Considering oral care in children with special health care needs

A study looks at the prevalence of preventive oral care and overall oral health in children who have special health care needs.

Preventive oral health services are a cornerstone of a child having good oral health. However, as with other health services, these preventive services may require extra care for children with special health care needs. A report in Pediatrics looked into the prevalence or oral health concerns as well as receiving preventive oral health care.1

The investigators used pooled data from the 2016-2018 National Survey of Children’s Health. The sample included 23,099 children with special health care needs and 75,612 children who did not have special health care needs. Caregivers were asked about toothaches, bleeding gums, delayed teeth, cavities, and fair or poor teeth conditions. Preventive dental visits, cleanings, tooth brushing as well as oral health care instructions, fluoride, and sealants were defined as preventive oral health services.

When looking at the past year, investigators found that a higher proportion of children with special health care needs than those with no special needs had received preventive dental care (84% vs 78%, P < .0001). An analysis of specific preventive services showed similar patterns. However, there were higher rates of oral health problems seen in children with special health care needs than their peers with no needs. Decayed teeth and cavities occurred in 16% of children with special health care needs and only 11% in their peers. Through an adjusted analysis, investigators found that several factors had a significant link to a decreased prevalence of receiving preventive oral services in a subset of children with special health care needs, which included lower household education, non-English language, younger or older age, and worse condition of teeth, and lack of health insurance, lack of a medical home.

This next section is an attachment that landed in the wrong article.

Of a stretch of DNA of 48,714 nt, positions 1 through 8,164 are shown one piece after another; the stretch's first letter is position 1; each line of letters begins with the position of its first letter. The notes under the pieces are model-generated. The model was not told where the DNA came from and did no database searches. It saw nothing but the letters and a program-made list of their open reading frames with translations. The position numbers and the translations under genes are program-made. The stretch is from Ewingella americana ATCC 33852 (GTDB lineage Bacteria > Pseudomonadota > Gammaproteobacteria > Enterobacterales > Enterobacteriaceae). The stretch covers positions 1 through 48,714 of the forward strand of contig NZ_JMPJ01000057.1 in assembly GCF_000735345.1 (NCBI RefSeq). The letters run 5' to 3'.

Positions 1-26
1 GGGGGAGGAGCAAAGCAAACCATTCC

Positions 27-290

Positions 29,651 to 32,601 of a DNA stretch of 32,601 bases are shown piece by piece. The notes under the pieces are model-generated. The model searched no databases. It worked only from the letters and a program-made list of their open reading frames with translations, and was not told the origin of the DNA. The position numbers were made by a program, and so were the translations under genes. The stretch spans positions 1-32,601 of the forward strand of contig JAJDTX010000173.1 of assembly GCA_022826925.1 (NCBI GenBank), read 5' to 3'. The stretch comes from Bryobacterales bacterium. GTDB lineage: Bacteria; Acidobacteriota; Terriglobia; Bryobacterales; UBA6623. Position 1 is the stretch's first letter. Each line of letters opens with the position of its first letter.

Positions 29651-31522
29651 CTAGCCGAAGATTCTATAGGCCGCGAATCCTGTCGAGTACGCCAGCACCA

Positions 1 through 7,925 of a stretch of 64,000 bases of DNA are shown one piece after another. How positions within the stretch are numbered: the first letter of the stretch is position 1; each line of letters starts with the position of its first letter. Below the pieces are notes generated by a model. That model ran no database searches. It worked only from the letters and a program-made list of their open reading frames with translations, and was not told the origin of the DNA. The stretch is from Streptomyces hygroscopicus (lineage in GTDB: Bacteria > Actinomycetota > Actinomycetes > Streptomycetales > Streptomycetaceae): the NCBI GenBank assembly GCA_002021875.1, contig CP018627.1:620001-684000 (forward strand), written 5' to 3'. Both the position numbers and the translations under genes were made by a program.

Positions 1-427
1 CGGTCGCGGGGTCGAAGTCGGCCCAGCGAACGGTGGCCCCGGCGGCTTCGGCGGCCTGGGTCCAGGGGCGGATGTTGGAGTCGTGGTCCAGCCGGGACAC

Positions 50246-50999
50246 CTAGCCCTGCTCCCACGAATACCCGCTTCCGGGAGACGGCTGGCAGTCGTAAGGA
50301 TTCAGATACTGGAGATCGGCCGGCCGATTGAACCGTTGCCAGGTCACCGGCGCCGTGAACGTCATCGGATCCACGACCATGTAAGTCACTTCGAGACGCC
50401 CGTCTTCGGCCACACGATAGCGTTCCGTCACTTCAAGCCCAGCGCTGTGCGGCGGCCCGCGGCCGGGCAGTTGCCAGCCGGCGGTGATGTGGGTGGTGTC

The investigators concluded that although children with special health care needs receive a higher rate of preventive oral health services than their peers without those needs, they also have worse oral health status. Making sure that appropriate use of preventive oral services is important to reducing oral health problems in children with special health care needs.

Reference

1. Lebrun-Harris L, Canto M, Vodicka P, Mann M, Kinsman S. Oral health among children and youth with special health care needs. Pediatrics. July 21, 2021. Epub ahead of print. doi:10.1542/peds.2020-025700